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FDA approves medical device to reduce stroke risk during heart surgery

Minimally-invasive system is first to access carotid arteries through the neck rather than the groin.

The FDA approved the ENROUTE Transcarotid Neuroprotection System for use during a minimally invasive procedure to restore normal blood flow to narrowed carotid arteries.

It is the first device designed to access the carotid arteries through an incision in the neck, instead of the groin, and uses a blood flow reversal system to capture pieces of the blockage dislodged during the procedure.

“Until today’s clearance, the only FDA-cleared systems to capture and remove debris and prevent them from reaching the brain during carotid angioplasty and stenting procedures required entry into the body through the femoral artery using an incision in the groin,” said William Maisel, M.D., M.P.H., Acting Director of the Office of Device Evaluation at the FDA’s Center for Device and Radiological Health. “The ENROUTE TNS provides a minimally-invasive treatment for certain patients whose tortuous (twisted) or diseased vasculature does not permit access via the groin for treating their narrowed carotid arteries.”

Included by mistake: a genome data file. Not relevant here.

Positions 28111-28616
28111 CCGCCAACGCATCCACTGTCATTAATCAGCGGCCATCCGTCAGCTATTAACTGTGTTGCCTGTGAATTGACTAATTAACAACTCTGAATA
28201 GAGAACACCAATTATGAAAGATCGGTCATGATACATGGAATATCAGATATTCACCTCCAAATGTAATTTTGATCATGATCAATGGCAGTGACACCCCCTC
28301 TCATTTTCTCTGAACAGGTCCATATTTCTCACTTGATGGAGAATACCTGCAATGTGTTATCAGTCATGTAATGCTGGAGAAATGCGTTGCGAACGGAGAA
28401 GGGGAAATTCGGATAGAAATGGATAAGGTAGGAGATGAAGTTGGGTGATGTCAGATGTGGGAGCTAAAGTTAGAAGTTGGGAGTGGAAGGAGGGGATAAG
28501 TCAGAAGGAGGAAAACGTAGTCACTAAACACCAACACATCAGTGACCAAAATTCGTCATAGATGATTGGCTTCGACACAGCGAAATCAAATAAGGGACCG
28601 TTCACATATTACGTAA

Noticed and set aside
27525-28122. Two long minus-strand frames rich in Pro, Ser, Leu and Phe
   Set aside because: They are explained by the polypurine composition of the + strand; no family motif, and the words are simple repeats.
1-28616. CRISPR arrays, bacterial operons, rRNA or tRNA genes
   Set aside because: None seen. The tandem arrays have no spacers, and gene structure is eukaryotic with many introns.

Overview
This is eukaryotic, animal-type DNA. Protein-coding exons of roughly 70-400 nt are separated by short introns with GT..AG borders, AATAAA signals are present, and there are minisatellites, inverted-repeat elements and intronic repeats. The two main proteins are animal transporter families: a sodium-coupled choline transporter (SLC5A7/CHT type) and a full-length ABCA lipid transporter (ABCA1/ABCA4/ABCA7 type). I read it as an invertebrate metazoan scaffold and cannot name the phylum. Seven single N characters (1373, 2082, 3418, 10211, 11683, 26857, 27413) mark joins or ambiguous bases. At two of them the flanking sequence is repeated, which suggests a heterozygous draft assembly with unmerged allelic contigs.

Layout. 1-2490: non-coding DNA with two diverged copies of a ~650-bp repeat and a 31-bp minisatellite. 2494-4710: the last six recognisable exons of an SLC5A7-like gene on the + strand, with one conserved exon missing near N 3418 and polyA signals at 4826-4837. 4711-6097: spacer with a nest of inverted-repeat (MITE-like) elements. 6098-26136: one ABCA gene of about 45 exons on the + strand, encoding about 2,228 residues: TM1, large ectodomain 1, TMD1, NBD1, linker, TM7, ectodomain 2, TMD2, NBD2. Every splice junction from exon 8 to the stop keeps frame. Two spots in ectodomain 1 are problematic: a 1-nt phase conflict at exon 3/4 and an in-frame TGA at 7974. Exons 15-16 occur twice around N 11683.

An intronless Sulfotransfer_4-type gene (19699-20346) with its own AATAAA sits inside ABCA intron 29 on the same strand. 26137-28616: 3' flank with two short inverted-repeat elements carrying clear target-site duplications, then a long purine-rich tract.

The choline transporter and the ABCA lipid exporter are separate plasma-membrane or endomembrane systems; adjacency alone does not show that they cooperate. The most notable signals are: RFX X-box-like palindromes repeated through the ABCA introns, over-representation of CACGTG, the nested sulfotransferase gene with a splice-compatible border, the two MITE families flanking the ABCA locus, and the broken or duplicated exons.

The ENROUTE TNS allows physicians to insert a catheter into the artery in the neck above the narrowed or blocked section of the artery rather than having to enter through the groin. During the stenting procedure, physicians typically use a filter or additional balloon to capture and remove small pieces of debris that might be dislodged and potentially travel to the brain.

It captures debris by temporarily shunting blood flowing through the narrowed section of the artery away from the brain and into a filtering system outside the body. Blood is then returned to the body though a vein in the leg. Because the carotid artery branches into many interconnected smaller arteries, the brain still receives oxygenated blood during the procedure, according to the FDA press release.

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